“John treated me as a human person with love, kindness and respect,’ said Lewis. “He assured me he would not give up. He treated me, ya know, with love. I think of him not so much as a friend, but more like a big cousin or an uncle.”

March, 2006 – LAPD Officer Sam Marullo and his homicide training officer Det. John Skaggs are driving by the sprawling U.S. Post Office facility on Central and Florence avenues in South Central Los Angeles.

Marullo’s preparing himself to give a “notification” to mother whose 17-year-old son has been killed near Nickerson Gardens.

 Skaggs points at the post office.

 “You know, Sammy, this is the largest mail facility west of the Mississippi.”

 Marullo doesn’t even look up and just says “They must have stamps for days.”

Marullo, who formally became a homicide detective in February, 2014, is grateful for Skaggs’ mentorship. Still, he enjoys chiding Skaggs about the mail facility.

“Every single time we passed that place he would say that. ‘This is the largest mail facility west of the Mississippi.” And most every time I would act as though I hadn’t already heard that.  

When it came Marullo’s time to train officers, he followed his mentor’s tradition of telling them about the mail facility.

“I would then say, ‘Did I already tell you that?’ and they would say “Yeah, about three times.’ Millennials. I guess I came from a different era because each of the 15 times John told me that, I act as though it was the first time I heard that useless fact.”

Marullo said Skaggs had high expectations of him and that made him work harder and smarter.

“I find myself placing those same expectations on the trainees with whom I've worked.”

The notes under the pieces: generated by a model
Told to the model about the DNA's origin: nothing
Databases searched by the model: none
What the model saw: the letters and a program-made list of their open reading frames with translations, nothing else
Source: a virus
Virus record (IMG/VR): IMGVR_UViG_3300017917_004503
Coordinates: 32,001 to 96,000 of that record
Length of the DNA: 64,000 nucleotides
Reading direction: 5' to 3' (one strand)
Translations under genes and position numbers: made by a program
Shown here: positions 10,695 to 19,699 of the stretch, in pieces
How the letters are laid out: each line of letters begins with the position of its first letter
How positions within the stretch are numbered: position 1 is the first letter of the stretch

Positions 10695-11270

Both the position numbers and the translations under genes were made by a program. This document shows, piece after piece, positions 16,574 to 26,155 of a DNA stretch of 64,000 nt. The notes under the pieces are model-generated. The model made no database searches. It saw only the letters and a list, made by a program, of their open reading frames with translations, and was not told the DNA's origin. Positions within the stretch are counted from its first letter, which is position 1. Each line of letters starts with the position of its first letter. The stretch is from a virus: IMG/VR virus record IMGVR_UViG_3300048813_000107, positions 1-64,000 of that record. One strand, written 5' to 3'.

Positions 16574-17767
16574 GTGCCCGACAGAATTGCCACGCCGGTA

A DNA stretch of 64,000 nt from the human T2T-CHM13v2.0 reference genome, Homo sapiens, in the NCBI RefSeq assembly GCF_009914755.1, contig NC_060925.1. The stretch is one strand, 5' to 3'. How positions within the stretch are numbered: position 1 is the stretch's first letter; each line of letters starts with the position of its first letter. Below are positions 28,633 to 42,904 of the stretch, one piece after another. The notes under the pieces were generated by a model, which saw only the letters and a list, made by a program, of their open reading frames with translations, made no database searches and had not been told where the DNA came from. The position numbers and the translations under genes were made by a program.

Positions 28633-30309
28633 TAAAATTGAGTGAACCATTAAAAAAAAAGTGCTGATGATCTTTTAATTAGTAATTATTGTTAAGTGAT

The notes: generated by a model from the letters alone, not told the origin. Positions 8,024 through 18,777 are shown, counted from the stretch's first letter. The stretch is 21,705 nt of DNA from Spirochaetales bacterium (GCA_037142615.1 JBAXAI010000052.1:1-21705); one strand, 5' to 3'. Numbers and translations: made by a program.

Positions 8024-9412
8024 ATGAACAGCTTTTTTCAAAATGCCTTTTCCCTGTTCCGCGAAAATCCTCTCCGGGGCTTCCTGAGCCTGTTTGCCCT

Marullo went on.

“John was dedicated to working murders.  He sacrificed half of his life to chasing killers.  He always left a positive impression on the victims' families and always followed through with his promise to do all that he could to find the person who killed their loved one. He is not only a mentor, but a friend.”  

This morning, shortly after 9 a.m., Skaggs landed at LAX after a week in Memphis and headed for his last shift.

“I’m leaving with a ton of great memories and a few bad ones after 30 years of service,” said Skaggs. “It was an awesome ride.”

Maybe if Frank Bullitt and Dirty Harry Callahan were real, they coulda learned a few things from John Skaggs, the big city detective with the small town heart. Check out the photo below. That’s a real homicide detective. Ain’t nothing Hollywood about it.

Skaggs Hollywood

FBI Operative Known As "The Magnet" Said To Be Pizzeria Mozza Newport GM Doug Zamensky

For several years, it was presumed that Pizzeria Mozza Newport general manager Doug Zamensky, the red-headed Idaho native who earned a dubious reputation as one of America's most likely robbery victims, was simply a small-town guy. in over his head in the big, bad city.

Friday however, Krikorian Writes, the Washington Post and Orange County Register all broke the story that Zamensky is actually a highly regarded operative known as "The Magnet" working with the FBI to draw out some of the most hardened criminals in Southern California.